"We don't live in a culture that supports mothers, and we all know that motherhood in any context can be isolating. I think that's a narrow view - for mothers, families, society AND children. When oh when can we let go of this Cleaver family view that dictates that the only choices are either A) mum cares for child in isolation at home or B) she must work outside the home without her child. The many voices here proove that there are soooo many alternatives and different situations. Fact is, throughout history and throughout the world, women have participated actively in their communities WHILE caring for their children. Its a pretty short window of time in a very specific part of the world that has decided that choices A) and B) are it. Its the either/or conundrum that's got to go. This mindset seems to trap us in "the mommy wars", as well as covering up the zillion and one happy, healthy options available. "

I think this hits the nail on the head.

We didn't evolve being SAHM moms in isolation, and we didn't evolve bby leaving our children for hours and days at a time. Women, thoughout evolutionary history, worked very hard, gathering food for their families...and they had their children with them. There were other women around, and lots of other little kids around.

It is not natural for mothers to be separated from their infants/toddlers. However, it is also not natural for women to be made to choose between WOH and being with their children.

And by the way, I personally am offended by feminist rhetoric. I grew up believing that a woman could do everything, all at once. Well, you can't. No one can. You can do everything, but NOT all at once. You can't be with your kids all the time AND WOH. And being a SAHM is more work then anyone can imagine, until they've done it...especially into the toddler years! So while I agree that women can and should have whatever careers they like, I also believe that those of us who give up our dream careers, or who put them on hold for a few years, so that we can be the mothers we want to be should be equally respected and praised for the very difficult work that we do.

Thank you redwine for being able to express a much better example of what I was trying to say. Someone finally took the time to help me understand and not attack me instead. You have supported my feelings that it is natural for babies and young children to be near their moms/dads and not left for longer periods of time w/o them but at the same time you have shown me that working is also perhaps an intrinsic desire that goes way back and that's what I didn't understand. I never understood how someone could leave a young baby at 6 weeks because I don't care whether I'm working or not to fulfill my needs. Putting it this way you have helped me to see that for many women it is just as natural as my desire to be with my child. I can now look at women's reasons for working in a new light.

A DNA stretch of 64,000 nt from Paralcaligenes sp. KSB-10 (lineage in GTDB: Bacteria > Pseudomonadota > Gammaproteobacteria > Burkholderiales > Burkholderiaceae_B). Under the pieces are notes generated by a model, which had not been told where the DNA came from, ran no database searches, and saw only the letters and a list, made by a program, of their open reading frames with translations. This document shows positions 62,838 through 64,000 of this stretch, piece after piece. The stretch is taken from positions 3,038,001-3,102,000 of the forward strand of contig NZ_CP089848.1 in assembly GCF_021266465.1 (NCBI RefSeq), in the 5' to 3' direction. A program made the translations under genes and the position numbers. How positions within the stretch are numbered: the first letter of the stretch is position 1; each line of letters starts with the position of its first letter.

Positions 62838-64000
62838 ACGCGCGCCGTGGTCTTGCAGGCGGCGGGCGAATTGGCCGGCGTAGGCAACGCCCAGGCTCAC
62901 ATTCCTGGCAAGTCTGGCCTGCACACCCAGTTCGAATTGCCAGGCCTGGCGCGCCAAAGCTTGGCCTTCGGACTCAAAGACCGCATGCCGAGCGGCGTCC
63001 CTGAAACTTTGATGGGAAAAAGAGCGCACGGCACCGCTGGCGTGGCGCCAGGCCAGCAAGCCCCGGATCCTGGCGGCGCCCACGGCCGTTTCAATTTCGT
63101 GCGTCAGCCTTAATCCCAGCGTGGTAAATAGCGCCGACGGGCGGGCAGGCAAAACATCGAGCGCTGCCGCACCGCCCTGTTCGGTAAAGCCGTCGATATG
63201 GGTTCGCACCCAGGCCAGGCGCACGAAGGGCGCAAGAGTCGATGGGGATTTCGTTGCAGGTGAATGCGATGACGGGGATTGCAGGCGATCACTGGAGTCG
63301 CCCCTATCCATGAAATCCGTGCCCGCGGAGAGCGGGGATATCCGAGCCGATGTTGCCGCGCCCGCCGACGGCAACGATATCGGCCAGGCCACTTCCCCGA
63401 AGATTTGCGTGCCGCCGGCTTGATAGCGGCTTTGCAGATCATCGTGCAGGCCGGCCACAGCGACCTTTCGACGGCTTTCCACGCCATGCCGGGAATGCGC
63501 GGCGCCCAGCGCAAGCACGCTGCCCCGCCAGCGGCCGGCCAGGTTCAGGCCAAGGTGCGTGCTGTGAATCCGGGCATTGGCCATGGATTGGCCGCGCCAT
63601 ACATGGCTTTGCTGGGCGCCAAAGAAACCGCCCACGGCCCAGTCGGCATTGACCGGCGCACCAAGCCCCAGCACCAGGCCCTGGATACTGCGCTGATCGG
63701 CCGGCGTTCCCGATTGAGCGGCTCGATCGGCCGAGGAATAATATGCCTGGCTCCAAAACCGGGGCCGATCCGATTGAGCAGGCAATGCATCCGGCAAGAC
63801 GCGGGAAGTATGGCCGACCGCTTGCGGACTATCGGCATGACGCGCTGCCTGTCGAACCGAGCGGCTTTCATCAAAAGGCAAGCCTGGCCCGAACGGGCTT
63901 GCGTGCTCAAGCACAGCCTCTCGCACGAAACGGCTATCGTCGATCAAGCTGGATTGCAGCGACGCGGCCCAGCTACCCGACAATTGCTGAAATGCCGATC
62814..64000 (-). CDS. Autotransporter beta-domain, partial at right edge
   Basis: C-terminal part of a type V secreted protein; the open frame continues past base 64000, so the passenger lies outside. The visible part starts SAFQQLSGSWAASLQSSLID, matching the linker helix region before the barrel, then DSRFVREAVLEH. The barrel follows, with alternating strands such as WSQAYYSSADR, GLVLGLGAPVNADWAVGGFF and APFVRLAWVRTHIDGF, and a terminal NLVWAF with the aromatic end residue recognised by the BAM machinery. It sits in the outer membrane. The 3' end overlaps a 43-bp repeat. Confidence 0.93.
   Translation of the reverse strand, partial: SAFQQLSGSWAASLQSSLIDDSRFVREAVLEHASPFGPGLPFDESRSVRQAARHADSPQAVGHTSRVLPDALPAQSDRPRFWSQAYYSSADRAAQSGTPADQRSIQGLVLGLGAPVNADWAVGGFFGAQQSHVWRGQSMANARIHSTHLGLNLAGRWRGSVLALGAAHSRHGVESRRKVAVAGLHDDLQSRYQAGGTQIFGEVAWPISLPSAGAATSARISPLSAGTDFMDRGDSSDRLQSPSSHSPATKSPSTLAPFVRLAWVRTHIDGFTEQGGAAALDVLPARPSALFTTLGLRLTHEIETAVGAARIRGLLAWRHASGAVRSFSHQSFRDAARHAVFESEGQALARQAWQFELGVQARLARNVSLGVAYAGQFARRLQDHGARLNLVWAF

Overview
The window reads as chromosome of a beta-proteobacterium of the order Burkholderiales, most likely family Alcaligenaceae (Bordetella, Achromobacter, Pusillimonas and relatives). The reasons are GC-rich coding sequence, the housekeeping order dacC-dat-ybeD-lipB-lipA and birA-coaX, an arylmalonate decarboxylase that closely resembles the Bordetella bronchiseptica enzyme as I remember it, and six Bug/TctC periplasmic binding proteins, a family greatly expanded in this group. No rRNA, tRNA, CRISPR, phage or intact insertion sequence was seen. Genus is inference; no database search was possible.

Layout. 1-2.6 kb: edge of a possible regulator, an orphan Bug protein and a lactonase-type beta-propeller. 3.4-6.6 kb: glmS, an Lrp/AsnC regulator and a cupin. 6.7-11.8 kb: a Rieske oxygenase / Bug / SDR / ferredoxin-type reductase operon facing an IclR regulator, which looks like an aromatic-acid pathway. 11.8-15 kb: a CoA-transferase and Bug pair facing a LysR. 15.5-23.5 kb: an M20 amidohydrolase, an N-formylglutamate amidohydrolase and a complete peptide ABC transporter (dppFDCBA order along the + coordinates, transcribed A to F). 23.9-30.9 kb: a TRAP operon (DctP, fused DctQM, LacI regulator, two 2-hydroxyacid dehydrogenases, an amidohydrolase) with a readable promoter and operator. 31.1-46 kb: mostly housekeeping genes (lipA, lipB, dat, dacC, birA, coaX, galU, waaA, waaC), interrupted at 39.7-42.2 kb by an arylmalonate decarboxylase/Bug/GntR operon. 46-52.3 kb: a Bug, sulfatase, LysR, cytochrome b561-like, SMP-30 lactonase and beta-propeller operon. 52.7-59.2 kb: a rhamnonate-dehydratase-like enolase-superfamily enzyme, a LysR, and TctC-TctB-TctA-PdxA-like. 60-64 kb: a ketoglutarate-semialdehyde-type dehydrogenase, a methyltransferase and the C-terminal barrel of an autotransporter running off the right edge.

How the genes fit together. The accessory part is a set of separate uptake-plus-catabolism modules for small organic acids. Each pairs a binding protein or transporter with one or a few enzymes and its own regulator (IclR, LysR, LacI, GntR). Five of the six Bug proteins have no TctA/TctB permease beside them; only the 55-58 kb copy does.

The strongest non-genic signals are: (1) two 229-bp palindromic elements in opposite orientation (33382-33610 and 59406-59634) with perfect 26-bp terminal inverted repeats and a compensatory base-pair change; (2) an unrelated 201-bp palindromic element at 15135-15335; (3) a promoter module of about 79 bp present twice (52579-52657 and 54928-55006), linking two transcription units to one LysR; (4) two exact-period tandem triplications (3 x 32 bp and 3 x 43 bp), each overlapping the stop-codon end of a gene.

Thank you also for recognizing that contrary to what many WOHM's believe SAHM's have it just as hard if not harder. Society supports a WOHM if not in action at least in thought. SAHM's are looked down upon by almost everyone.

I, too, hope that one day some of the alternatives will be looked at and embraced. These alternatives would truly give women a choice and enable them to have it all.
post #133 of 209
Cynthia- Thank you for the clarification, I do feel much better after hearing what you have to say on this issue.

I am a single mom and have to work/school out of the home. Even if I had the skills to be a wahm and keep my children at home with me I wouldn't. In my case I think it would be worse for my children. They would not appreciate the isolation and lack of attention that would be unavoidable in my case. I am sure there are women who can wah and still provide for their childrens needs but I am a person who needs downtime or I will go nuts.

My ds has been in daycare since he was 3 months old. He was a fully BF baby with reverse cycling and 3 feedings at daycare. I believe that his confident outgoing nature is largely due to his early care by so many loving men and women. It was great to have him cuddled and played with by different people and it really took the pressure off me. I love caring for my dc but I am not the best/happiest SAHM. I do best when I have sometime away doing adult stuff. I would love to only work part-time and have a flexible schedule and I am working to make that happen. In the meantime I believe my children are in very good hands.